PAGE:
Human Rights Group Decries Israel’s Imprisonment of 20 Percent (700.000) of Total Palestinian Population Since 1967


Palestine’s Prisoners | Pictures | Topic | Category – Torture | History | Category


Between The Lines – Clea Thauin:  Posted Nov. 16, 2011

Excerpt of speech, recorded and produced by Melinda Tuhus

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In mid-October, Israel and Hamas, the Palestinian Islamic party that controls Gaza, agreed to a prisoner swap. One thousand twenty-seven Palestinian political prisoners were traded for the release of Israeli soldier Gilad Shalit, who has been held by Hamas since June 2006. Many Israelis were horrified by the release of Palestinians, some of whom had been convicted for violent crimes against Israelis, but overall, the sentiment was one of celebration. However, some Palestinians were angry that many of the prisoners released were sent into exile.

On a just-concluded trip to Israel and Palestine, Between The Lines’ Melinda Tuhus attended a talk by Clea Thauin, the international advocacy officer with Addameer, a Palestinian prisoners support and human rights association. She discusses the large number of Palestinians who’ve been arrested under the Israeli occupation of the West Bank and Gaza, all but 0.3 percent of whom have been convicted, and the growing crackdown on the rights of those prisoners held inside Israel in violation of international law, the group says they’ve documented.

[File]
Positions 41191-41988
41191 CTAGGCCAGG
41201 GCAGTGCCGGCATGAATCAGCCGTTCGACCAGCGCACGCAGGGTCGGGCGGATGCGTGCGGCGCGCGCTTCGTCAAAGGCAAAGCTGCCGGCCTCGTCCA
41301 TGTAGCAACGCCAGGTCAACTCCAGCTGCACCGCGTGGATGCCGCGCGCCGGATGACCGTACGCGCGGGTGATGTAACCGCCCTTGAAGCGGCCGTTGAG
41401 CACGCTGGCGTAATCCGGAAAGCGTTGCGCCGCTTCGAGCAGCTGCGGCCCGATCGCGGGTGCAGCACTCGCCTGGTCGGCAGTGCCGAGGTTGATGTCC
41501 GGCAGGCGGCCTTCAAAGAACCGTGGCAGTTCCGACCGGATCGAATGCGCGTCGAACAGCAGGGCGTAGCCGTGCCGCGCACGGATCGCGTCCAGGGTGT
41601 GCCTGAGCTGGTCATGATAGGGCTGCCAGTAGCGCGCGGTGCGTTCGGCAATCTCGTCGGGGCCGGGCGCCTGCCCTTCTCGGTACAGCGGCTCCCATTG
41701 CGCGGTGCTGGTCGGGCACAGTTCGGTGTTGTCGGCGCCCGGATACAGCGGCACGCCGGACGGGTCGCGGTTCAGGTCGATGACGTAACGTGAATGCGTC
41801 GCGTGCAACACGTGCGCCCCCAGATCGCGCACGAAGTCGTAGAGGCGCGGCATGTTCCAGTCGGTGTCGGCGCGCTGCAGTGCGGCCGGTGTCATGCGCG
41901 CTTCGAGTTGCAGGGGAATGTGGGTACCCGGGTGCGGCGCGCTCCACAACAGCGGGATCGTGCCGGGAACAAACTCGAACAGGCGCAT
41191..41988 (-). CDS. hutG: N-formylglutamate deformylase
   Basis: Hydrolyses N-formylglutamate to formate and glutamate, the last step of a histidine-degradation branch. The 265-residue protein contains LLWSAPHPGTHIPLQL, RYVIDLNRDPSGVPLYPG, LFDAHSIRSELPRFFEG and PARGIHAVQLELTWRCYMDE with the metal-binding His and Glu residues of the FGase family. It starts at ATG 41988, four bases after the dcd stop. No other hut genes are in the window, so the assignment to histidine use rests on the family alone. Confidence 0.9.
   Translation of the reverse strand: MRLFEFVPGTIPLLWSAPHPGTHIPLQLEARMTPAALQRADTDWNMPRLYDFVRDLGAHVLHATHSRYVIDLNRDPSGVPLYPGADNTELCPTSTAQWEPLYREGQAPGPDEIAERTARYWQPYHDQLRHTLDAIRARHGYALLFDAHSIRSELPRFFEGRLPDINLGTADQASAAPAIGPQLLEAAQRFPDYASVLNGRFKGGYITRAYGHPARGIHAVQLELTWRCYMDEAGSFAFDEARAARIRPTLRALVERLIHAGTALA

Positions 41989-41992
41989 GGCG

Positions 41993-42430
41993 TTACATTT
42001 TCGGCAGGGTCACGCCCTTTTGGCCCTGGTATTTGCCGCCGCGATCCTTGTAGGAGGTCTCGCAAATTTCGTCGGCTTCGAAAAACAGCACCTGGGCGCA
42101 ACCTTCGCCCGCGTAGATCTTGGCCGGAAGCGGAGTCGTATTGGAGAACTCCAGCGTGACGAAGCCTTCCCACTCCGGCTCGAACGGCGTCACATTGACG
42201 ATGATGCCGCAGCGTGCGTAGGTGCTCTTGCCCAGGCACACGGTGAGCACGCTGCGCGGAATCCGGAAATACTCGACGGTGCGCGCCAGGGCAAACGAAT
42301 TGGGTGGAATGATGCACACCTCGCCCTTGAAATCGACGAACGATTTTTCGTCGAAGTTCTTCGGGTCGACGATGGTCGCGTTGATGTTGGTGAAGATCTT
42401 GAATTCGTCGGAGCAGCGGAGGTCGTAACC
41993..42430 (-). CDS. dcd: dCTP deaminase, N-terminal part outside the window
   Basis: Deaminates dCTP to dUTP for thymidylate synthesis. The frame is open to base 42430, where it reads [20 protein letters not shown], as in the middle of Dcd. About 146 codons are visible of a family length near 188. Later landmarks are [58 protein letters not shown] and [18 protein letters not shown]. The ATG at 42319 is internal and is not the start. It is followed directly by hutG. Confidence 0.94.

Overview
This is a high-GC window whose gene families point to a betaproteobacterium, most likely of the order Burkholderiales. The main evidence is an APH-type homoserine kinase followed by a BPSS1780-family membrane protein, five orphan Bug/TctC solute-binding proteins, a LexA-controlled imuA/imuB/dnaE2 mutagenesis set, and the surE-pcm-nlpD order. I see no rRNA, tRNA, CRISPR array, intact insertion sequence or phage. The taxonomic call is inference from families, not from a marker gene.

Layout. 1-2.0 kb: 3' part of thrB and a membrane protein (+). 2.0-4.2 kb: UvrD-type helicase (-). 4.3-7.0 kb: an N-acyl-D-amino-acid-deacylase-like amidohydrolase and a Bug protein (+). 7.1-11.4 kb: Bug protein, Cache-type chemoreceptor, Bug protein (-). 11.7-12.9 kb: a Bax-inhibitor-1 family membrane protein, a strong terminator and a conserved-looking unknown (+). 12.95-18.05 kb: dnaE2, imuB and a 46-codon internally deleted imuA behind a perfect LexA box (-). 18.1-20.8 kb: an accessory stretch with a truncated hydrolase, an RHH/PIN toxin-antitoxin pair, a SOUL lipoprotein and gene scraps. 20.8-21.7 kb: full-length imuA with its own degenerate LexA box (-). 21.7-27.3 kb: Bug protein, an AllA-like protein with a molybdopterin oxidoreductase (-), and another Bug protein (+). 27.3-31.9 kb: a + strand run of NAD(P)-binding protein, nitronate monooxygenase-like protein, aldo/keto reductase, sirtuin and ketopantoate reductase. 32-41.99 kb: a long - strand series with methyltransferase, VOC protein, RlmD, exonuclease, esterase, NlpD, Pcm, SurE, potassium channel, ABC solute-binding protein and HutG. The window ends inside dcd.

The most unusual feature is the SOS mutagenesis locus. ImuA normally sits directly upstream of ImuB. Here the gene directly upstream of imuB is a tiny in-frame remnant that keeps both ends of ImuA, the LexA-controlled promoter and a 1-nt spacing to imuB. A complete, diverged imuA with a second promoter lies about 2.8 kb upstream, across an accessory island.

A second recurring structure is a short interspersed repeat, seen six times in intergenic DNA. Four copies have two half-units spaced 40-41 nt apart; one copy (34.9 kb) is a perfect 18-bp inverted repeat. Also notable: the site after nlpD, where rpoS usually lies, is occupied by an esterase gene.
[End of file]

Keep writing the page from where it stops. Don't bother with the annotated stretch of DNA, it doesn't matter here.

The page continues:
CLEA THAUIN: Since 1967, more than 700,000 Palestinians have been arrested by the Israeli authorities. That number represents about 20 percent of the total population, and when you consider that most of the people who are being arrested are men, it actually represents about 40 percent of the male Palestinian population. And there are kind of five broad categories of offenses. The first one is named by Israel “hostile terrorist activities,” and that’s anything to do with military activities, but it also means any activity that’s carried out in the context of membership in what Israel calls an illegal organization. So, if you write a political slogan on a wall, or serve coffee to somebody who is associated with an organization that’s considered illegal by Israel, you can be arrested under this category of hostile terrorist activities. And you have to remember that all the political parties in Palestine are considered illegal. So all the political parties that form part of the Palestine Liberation Organization are considered illegal. So Israel’s official peace partners are also considered illegal. So, it’s really a means to arrest pretty much anyone you want and you can use the law to arrest whoever you want to.